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116 %
raised of £2,000 target
by 51 supporters
Denise Humberstone avatar
Denise Humberstone

Denise's Isle of Wight Challenge 2015 page

I will walk 106km (67miles) of coastal path for The Autism Trust because every penny raised will make a difference!

116 %
raised of £2,000 target
by 51 supporters
  • Event: Isle of Wight Challenge 2015, 02 May 2015 to 03 May 2015

The Autism Trust

We provide vocational training for autism. to help them have a fulfilled life.

Charity Registration No. 1117657


The only reason why I've got involved with Autism is that our daughter, Jessica, was diagnosed with Asperger’s last July, at the age of 12.

Until then, I had been massively involved with anything related to Down syndrome as our first daughter has got it and I had naively assumed any child that would come thereafter would automatically be immune to any syndrome or disorder!!!

Although it was a massive shock (to put it mildly), it was also like the light switch was put on, the last 12 years flashed in front of my eyes and they all made so much sense. For Jessica too, at last she knows why she feels so different to her peers, why the concept of friendship eludes her, why she struggles with the complexity of socially acceptable and unacceptable behaviours which can vary from one country to another, from one school to another, from one family to another, even from one person to another (even I, the social animal that I am can get lost at times in these social meanders!!), I could go on. The point is, when I first found out, my brain did what it does best: research and see what you can do to help her out. And I did.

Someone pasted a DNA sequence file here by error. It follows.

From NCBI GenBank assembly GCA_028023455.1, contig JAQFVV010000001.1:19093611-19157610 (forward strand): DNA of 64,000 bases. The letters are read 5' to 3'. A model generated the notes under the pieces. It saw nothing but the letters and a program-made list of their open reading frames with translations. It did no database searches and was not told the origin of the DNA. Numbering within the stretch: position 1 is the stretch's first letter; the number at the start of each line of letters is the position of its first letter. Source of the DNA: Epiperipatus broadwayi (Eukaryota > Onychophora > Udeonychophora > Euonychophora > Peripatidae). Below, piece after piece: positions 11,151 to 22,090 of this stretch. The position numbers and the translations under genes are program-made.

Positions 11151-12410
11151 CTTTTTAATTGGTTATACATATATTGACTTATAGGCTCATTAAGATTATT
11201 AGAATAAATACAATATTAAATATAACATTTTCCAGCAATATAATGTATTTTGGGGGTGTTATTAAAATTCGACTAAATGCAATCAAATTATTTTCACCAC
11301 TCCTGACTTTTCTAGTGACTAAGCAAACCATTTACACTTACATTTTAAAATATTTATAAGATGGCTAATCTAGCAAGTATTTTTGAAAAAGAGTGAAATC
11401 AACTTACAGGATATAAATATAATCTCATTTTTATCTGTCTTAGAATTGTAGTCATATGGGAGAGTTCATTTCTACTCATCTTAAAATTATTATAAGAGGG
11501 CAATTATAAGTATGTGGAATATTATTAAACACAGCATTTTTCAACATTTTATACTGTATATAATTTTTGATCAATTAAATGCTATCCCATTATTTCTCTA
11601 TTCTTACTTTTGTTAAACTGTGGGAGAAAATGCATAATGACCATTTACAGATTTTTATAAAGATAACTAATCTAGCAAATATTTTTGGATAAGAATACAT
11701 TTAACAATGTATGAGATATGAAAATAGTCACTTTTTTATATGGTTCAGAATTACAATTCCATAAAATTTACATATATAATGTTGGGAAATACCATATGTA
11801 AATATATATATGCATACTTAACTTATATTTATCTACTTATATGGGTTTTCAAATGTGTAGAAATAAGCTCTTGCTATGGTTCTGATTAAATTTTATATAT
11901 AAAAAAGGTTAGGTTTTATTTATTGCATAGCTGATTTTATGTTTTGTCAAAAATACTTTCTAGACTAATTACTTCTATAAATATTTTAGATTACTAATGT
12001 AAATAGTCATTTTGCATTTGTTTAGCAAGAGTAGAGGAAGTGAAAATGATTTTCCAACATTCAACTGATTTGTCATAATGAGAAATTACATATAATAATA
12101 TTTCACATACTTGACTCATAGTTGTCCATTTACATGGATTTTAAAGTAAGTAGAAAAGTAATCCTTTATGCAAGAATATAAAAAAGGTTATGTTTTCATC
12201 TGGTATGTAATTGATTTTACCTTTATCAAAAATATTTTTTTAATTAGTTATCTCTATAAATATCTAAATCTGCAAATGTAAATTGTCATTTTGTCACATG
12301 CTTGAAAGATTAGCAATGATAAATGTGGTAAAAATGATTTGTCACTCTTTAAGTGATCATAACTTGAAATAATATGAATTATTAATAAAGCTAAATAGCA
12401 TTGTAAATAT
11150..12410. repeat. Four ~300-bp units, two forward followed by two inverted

My heart, on the other hand is still lagging behind, way behind. You see, with children with Down syndrome, say, or any other VISIBLE difficulties, the “advantage” is that not only do you know from the time they are born and therefore put everything in place for that special journey, but ALSO everybody else knows straight away just by looking at them and excuses those children for whatever they’re not doing right, lets them get away with just about anything. And they do, bless them, get away with so much…

However, when it comes to children with difficulties that are NOT visible, well, bless them too because frankly they don’t get away with much! Not with parents they don’t. At least not until the parents realise it is not just a personality trait, or a phase they are going through and will grow out of, or it’s “the middle child syndrome”, or it’s because she’s got a sibling with special needs, or it’s because we’ve moved so many times, or any excuse under the sun, because any excuse is better than the fact that something is not quite “right” with your child. Right?